WASHINGTON — The White House quarreled with Democrats today over whether President Bush was trying to win political points by using a Sept. 11 anniversary speech to defend the war in Iraq and his war on terror.
Bush spokesman Tony Snow said although there were "three or four sentences" in the president's 17-minute address Monday night that could be considered controversial, Bush took pains not to be partisan. He said Bush had to discuss the dominant issue of Iraq, but he wasn't "picking fights" or making any demands of Congress.
"This was not a speech that was designed to single out anybody for partisan reasons, but gave the president's honest reflections and reactions to what has happened since September 11, 2001," Snow said. "The president decided that yesterday wasn't a day for partisanship."
Democrats, in a campaign to win control of Congress from the president's Republican Party, charged that Bush was using a national day of mourning for partisan gain. Senate Democratic Leader Harry Reid of Nevada said today that Bush was "more consumed by staying the course in Iraq and playing election-year politics."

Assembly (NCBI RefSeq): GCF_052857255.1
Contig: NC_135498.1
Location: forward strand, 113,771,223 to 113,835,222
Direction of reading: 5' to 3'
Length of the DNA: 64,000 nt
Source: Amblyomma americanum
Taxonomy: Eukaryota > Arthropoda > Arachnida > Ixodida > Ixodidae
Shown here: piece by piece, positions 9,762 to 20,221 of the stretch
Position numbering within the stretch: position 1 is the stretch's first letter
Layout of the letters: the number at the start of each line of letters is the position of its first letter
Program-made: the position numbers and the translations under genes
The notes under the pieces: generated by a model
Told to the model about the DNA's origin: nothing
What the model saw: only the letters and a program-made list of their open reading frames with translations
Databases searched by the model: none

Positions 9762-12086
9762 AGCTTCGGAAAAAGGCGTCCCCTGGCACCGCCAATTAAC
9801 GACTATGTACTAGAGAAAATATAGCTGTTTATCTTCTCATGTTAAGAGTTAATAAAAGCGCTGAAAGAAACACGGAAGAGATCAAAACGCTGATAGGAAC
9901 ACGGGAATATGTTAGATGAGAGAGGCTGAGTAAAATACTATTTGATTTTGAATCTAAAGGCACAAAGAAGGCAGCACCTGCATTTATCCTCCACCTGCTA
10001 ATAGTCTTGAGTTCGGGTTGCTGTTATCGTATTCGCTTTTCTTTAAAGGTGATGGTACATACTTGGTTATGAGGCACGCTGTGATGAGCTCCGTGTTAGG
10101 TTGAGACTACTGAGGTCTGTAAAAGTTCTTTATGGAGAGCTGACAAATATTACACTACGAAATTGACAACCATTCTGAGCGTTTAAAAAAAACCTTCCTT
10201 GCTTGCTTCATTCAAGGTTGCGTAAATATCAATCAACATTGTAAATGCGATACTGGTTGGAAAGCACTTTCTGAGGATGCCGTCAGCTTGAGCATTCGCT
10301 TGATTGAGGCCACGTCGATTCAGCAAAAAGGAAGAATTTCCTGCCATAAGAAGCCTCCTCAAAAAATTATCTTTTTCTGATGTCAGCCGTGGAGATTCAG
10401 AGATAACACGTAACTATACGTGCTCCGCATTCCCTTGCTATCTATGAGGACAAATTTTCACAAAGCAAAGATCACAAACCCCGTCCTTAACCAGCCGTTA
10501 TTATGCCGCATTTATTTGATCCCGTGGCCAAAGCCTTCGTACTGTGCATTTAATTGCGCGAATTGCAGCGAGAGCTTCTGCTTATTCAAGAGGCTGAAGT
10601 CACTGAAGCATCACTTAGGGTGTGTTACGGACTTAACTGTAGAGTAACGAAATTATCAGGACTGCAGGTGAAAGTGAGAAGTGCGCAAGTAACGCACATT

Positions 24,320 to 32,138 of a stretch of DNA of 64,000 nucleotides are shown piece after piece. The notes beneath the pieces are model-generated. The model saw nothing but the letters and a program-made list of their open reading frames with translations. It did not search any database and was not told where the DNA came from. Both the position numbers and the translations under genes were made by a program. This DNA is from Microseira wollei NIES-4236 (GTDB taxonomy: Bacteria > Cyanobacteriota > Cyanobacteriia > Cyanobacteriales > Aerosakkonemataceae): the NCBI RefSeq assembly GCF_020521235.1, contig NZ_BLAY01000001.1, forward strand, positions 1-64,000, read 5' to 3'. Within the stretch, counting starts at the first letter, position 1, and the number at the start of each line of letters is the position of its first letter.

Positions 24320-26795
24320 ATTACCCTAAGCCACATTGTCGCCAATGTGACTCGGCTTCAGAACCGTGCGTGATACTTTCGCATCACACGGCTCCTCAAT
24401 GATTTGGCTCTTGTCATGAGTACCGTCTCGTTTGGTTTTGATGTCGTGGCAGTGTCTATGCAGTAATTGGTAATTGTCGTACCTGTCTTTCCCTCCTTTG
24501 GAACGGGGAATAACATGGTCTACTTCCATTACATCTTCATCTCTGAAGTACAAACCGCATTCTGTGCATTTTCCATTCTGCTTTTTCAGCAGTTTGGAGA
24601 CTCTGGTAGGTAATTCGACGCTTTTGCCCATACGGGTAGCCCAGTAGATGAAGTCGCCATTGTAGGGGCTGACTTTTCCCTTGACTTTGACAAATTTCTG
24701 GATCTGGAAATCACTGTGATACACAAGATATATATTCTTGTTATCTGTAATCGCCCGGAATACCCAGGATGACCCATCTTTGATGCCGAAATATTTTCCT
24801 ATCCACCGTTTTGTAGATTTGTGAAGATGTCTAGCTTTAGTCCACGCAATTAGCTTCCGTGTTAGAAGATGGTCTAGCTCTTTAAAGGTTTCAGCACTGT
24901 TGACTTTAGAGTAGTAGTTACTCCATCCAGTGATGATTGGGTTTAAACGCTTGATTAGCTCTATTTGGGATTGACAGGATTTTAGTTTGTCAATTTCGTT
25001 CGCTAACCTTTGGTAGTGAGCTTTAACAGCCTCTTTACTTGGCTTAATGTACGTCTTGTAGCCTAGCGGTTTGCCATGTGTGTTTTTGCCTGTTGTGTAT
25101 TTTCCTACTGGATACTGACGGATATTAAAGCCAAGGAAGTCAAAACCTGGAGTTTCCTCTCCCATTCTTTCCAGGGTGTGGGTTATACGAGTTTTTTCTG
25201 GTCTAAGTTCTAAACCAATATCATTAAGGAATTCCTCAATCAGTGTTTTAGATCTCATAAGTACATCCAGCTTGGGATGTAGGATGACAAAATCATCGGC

"The American people deserved better last night," Reid said in a statement. "They deserved a chance to reclaim that sense of unity, purpose and patriotism that swept through our country five years ago."
In the speech broadcast in prime time on the fifth anniversary of the terror attacks, the president described a brutal enemy still determined to kill Americans, perhaps with weapons of mass destruction if they get the chance.
"If we do not defeat these enemies now, we will leave our children to face a Middle East overrun by terrorist states and radical dictators armed with nuclear weapons," Bush said. "We are in a war that will set the course for this new century and determine the destiny of millions across the world."
Bush began with a two-minute tribute to the nearly 3,000 victims of the Sept. 11 attacks, but most of his 17-minute speech was devoted to justifying his foreign policy since that day. With his party's control of Congress at stake in elections less than two months away, Bush suggested that political opponents who are calling for withdrawal of U.S. troops from Iraq would be giving victory to the terrorists.
"Whatever mistakes have been made in Iraq, the worst mistake would be to think that if we pulled out, the terrorists would leave us alone," Bush said from the Oval Office, with a photo of his twin daughters and the American flag behind him. "They will not leave us alone. They will follow us. The safety of America depends on the outcome of the battle in the streets of Baghdad."
While Democrats have been using public opposition to the Iraq war to argue for a change of leadership in Congress, Bush's prime-time address showed how he has been able to use the power of incumbency to command public attention and make his points. Democrats objected to the tone.